The army in this region supplements its numbers with hundreds of so-called village guards, Kurds who are armed and paid by Turkey to patrol villages or rural territory. Many were displaced from their villages by Turkey more than a decade ago, but they nonetheless fight alongside government troops.
Four village guards were squatting in a pasture near Yuksekova, smoking cigarettes and settling in for a cold night. They said the increase in PKK attacks, some of the deadliest in years, and the alleged PKK targeting of civilians made them worry about a return to all-out warfare.
But invading northern Iraq was not the answer, they said, because it would spill a lot of blood but not finish off the PKK.
“It’s starting to look like the ‘90s again, and it could get a lot worse,” said one of the guards, who did not want to be identified because they are not allowed to speak to the media. “Many, many people could die. And it’s not so easy. The PKK is not just in northern Iraq. They’re here, they’re in Istanbul, in Europe. . . .”
Back in Yuksekova, a number of Kurds said they were worried that the escalating crisis would erode recent gains in social and political fields. Under pressure from a European Union that Turkey hopes to join, the government of Prime Minister Recep Tayyip Erdogan has allowed limited television broadcasts in the Kurdish language and some teaching in Kurdish, and dozens of Kurds now sit in parliament.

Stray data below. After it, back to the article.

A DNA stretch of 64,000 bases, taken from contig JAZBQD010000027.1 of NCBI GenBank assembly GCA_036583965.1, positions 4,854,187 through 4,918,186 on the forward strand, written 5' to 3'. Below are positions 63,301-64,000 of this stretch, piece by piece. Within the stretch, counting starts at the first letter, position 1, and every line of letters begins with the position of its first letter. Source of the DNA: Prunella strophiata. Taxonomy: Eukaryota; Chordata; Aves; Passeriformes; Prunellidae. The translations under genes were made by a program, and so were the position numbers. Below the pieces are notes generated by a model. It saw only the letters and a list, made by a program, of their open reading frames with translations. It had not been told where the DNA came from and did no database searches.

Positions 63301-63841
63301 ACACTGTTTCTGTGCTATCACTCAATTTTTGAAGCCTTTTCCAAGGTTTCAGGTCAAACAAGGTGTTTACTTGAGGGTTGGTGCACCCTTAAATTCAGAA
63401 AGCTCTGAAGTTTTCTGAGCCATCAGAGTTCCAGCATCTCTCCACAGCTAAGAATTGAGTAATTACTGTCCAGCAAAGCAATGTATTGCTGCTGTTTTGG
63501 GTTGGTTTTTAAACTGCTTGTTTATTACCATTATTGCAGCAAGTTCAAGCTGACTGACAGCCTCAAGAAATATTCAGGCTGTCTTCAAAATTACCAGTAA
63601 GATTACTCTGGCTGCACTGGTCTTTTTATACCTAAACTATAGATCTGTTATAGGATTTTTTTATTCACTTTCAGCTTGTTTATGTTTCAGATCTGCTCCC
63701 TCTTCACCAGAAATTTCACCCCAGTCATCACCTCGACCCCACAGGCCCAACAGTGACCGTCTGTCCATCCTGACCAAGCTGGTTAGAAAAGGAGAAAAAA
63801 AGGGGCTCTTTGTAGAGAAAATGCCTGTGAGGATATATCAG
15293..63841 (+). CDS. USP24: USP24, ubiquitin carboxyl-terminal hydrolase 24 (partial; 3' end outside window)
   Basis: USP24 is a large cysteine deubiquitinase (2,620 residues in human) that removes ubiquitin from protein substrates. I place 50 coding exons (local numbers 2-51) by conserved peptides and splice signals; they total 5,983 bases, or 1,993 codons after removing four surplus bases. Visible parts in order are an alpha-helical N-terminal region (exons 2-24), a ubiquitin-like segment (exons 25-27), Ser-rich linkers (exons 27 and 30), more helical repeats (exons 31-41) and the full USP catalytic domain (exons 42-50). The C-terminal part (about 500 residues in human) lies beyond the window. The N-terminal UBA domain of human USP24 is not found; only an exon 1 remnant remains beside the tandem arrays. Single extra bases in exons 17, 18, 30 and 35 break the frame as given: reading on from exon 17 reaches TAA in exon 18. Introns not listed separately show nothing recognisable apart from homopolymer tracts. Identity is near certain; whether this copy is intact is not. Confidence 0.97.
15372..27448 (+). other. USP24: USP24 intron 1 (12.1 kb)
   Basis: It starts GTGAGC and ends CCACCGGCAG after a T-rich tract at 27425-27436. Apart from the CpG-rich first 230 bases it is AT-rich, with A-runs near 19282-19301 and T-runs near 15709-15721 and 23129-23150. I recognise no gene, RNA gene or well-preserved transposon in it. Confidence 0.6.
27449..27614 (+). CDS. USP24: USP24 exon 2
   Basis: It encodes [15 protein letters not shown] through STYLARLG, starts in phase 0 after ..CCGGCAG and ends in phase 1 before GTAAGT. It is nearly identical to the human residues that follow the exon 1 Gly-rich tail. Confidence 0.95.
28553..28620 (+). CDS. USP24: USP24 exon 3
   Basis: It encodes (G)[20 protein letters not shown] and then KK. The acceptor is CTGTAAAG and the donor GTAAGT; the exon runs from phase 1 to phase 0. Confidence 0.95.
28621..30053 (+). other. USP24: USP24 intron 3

“Where there is war there is no development, no progress,” said Mehmet Yardimci, 47, a member of the mayor’s political party. “It does not benefit anybody.”
The party headquarters was decorated with yellow mini-banners strung across the ceiling like streamers. On the wall were photographs of six youthful-looking PKK militants from Yuksekova who were killed in the last year; a poster saluted them as martyrs.
Abdulmenaf Duzenci, who like many Kurds in southeastern Turkey makes his living by trading consumer goods for fuel from Iraqi Kurdistan, said he did not believe Turkey would turn back the clock completely on Turkish Kurds.
“It’s not really possible to go back to those old days,” said Duzenci, 44. “People have changed the way they think. Even the simplest person nowadays knows more about what is happening.”
But a colleague disagreed.
“The reason why Turkey is escalating this conflict is not because they want to go into Iraq, but because they want to blackmail the rest of the world so that they can suppress any Kurdish activity here,” said the man, who did not give his name. “They do not really want to give us our rights.”
Ercan Demirci, a 30-year-old journalist who covers this region for the Turkish daily Sabah, said the consensus seemed to be that Turkey would hold off on a major operation for the foreseeable future, conducting airstrikes and quick raids instead. That has people jittery but not panicked.
“People are not expecting a big operation, so there’s not much tension,” he said. “But people are worried, and they don’t want to see hostilities in the region.”